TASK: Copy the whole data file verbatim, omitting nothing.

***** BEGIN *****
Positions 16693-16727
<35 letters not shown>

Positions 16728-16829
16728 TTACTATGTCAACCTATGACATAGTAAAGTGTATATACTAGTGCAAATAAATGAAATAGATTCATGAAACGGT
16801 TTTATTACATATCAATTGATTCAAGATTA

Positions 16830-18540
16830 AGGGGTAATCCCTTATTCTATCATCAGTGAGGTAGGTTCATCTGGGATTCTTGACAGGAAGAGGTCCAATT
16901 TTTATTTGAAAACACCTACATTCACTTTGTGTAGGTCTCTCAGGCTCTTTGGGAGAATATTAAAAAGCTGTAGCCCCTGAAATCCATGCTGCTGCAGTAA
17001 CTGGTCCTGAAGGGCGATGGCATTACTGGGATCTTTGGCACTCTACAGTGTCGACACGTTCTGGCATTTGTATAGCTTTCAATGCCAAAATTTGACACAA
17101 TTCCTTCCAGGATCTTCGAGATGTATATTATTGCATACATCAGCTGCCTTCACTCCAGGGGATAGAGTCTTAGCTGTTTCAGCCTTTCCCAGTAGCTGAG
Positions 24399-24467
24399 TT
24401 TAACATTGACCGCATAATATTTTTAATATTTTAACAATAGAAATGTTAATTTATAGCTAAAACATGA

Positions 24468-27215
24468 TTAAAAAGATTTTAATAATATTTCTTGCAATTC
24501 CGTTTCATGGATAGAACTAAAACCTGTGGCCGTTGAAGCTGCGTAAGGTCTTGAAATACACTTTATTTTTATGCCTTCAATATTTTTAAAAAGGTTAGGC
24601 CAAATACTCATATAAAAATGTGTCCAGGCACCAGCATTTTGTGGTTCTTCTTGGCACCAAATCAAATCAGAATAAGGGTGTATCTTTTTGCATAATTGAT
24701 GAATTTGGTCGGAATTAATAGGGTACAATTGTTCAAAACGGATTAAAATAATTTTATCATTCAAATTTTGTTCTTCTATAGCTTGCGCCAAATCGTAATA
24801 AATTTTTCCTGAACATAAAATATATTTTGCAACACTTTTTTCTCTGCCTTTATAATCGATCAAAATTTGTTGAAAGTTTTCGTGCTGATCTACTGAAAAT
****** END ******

Positions 16693-16727
<35 letters not shown>

Positions 16728-16829
16728 TTACTATGTCAACCTATGACATAGTAAAGTGTATATACTAGTGCAAATAAATGAAATAGATTCATGAAACGGT
16801 TTTATTACATATCAATTGATTCAAGATTA

Positions 16830-18540
16830 AGGGGTAATCCCTTATTCTATCATCAGTGAGGTAGGTTCATCTGGGATTCTTGACAGGAAGAGGTCCAATT
16901 TTTATTTGAAAACACCTACATTCACTTTGTGTAGGTCTCTCAGGCTCTTTGGGAGAATATTAAAAAGCTGTAGCCCCTGAAATCCATGCTGCTGCAGTAA
17001 CTGGTCCTGAAGGGCGATGGCATTACTGGGATCTTTGGCACTCTACAGTGTCGACACGTTCTGGCATTTGTATAGCTTTCAATGCCAAAATTTGACACAA
17101 TTCCTTCCAGGATCTTCGAGATGTATATTATTGCATACATCAGCTGCCTTCACTCCAGGGGATAGAGTCTTAGCTGTTTCAGCCTTTCCCAGTAGCTGAG
Positions 24399-24467
24399 TT
24401 TAACATTGACCGCATAATATTTTTAATATTTTAACAATAGAAATGTTAATTTATAGCTAAAACATGA

Positions 24468-27215
24468 TTAAAAAGATTTTAATAATATTTCTTGCAATTC
24501 CGTTTCATGGATAGAACTAAAACCTGTGGCCGTTGAAGCTGCGTAAGGTCTTGAAATACACTTTATTTTTATGCCTTCAATATTTTTAAAAAGGTTAGGC
24601 CAAATACTCATATAAAAATGTGTCCAGGCACCAGCATTTTGTGGTTCTTCTTGGCACCAAATCAAATCAGAATAAGGGTGTATCTTTTTGCATAATTGAT
24701 GAATTTGGTCGGAATTAATAGGGTACAATTGTTCAAAACGGATTAAAATAATTTTATCATTCAAATTTTGTTCTTCTATAGCTTGCGCCAAATCGTAATA
24801 AATTTTTCCTGAACATAAAATATATTTTGCAACACTTTTTTCTCTGCCTTTATAATCGATCAAAATTTGTTGAAAGTTTTCGTGCTGATCTACTGAAAAT